There is a significant polarisation between good and bad when every aspect of the Zimbabwean situation is defined as a confrontation between what ZANU PF has done incorrectly and what MDC will accomplish well. MDC moralises both the problems attributed to ZANU PF and the remedies assigned to MDC. Assertions such as, “[t]he MDC formed the Inclusive Government with other parties in 2009 because it cared for the people of Zimbabwe and had observed that the political, economic and condition of the people was extremely desperate” (MDC-T, 2013, p. 5) is one aspect of the ways that the MDC orders discourse for affective purposes. The demise of ZANU PF is purported to have reached a national scale, which supports the necessity and the need for urgent action, hence the MDC’s infusion of urgency in the party’s motto: “A New Zimbabwe – The Time is Now!” (MDC-T, 2013, p. 31).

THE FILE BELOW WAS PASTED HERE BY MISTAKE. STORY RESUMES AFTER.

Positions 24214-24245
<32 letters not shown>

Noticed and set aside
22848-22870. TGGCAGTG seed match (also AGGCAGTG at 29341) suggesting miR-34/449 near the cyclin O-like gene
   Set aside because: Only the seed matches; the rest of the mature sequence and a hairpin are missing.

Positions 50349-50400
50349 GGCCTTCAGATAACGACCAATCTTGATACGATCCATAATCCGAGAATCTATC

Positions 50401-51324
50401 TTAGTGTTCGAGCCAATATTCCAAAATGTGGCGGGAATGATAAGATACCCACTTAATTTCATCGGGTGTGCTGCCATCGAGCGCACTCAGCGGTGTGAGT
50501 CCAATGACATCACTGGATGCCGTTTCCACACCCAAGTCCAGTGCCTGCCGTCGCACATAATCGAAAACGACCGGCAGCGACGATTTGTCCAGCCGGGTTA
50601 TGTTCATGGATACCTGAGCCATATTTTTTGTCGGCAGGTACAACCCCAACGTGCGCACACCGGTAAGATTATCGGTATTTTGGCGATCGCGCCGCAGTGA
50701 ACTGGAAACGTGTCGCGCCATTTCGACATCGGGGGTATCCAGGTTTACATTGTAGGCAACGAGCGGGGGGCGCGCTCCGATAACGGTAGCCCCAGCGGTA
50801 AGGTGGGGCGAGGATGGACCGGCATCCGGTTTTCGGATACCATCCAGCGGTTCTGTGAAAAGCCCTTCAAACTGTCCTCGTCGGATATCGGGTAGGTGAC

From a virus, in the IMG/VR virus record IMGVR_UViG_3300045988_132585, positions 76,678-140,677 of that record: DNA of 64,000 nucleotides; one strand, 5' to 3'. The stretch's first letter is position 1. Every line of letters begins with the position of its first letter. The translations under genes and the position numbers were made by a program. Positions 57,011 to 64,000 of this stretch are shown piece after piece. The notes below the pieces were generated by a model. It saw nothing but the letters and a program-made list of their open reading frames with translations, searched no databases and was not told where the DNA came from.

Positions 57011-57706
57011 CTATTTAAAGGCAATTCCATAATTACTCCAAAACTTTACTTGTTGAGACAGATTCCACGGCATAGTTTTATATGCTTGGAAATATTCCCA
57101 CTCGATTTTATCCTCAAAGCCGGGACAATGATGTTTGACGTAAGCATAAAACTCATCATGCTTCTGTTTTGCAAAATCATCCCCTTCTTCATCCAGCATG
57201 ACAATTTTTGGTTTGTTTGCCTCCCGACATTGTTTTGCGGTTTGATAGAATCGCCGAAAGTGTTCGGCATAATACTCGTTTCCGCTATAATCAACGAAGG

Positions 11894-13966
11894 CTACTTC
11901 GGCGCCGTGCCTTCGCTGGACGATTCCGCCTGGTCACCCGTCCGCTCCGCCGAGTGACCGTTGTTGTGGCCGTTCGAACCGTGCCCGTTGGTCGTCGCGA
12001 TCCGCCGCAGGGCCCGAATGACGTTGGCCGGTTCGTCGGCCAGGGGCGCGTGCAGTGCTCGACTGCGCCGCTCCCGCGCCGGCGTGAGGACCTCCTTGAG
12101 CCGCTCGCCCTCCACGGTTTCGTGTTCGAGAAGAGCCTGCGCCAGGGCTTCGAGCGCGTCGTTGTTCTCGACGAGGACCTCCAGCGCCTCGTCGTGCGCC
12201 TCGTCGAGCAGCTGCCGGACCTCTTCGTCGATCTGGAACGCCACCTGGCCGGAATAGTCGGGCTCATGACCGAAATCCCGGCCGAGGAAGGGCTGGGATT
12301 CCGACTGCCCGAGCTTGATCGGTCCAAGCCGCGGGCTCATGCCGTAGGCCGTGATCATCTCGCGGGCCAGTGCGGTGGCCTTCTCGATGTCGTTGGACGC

Semantic connections of words conjure meanings, connotations, arguments, and explanations that associate democracy with the resolution of the country's crisis in the context of oppositional discourse. Words and phrases with ideological connotations like "democracy," "modern," "a New Zimbabwe," "transformation," "change," and "people-driven" facilitate the use of and connections between themes, deeds, and ideas. Particularly JUICE exposes languages and discursive structural patterns that exhibit regularities, coherences, and consistency in the creation of an alternative democracy. The party's reform philosophy and the civic understanding of politics as the pursuit of public interests based on citizen engagement and participation are both grounded in the lexicon. The diction used in JUICE shows how the incumbent government is stereotyped and fixed as an institution that “did not care enough for the people” who are in turn characterised in hyperbolic terms as “tired”, “yearning for change” and have the “desire” for an open and democratic society (MDC-T, 2013, p. 3). These predetermined political symbols reaffirm MDC's status as a party that was founded on necessity rather than "politics." The word "JUICE" is a component of a complex expressive scheme that appeals to viewers' visual, auditory, and cognitive abilities. The phrase is metaphorical by definition. It builds the opposition's political response to the country's predicament in physiological terms, which increases the potency of the MDC's responses. The MDC defines its manifesto, which it refers to as "JUICE," as the answer to the problems with the country's economy. Consequently, the metaphor frames Zimbabwe as a ‘house of thirst and hunger’ (to adapt Marechera, 1978), characterised by deficiencies in various aspects of people’s lives. MDC accounts of the nation as a result of ZANU PF misrule are rife with associations of deprivation. The nation is shown as being depleted by corruption, resource abuse, and political patronage, among other maladies, in the metaphor of "JUICE" and thirst. The MDC portrays itself as the institution that would be able to satiate the nation's economic thirst and revitalise the failing socio-economic "body" by invoking the typical connections of juices as life revitalisers that nourish an exhausted body.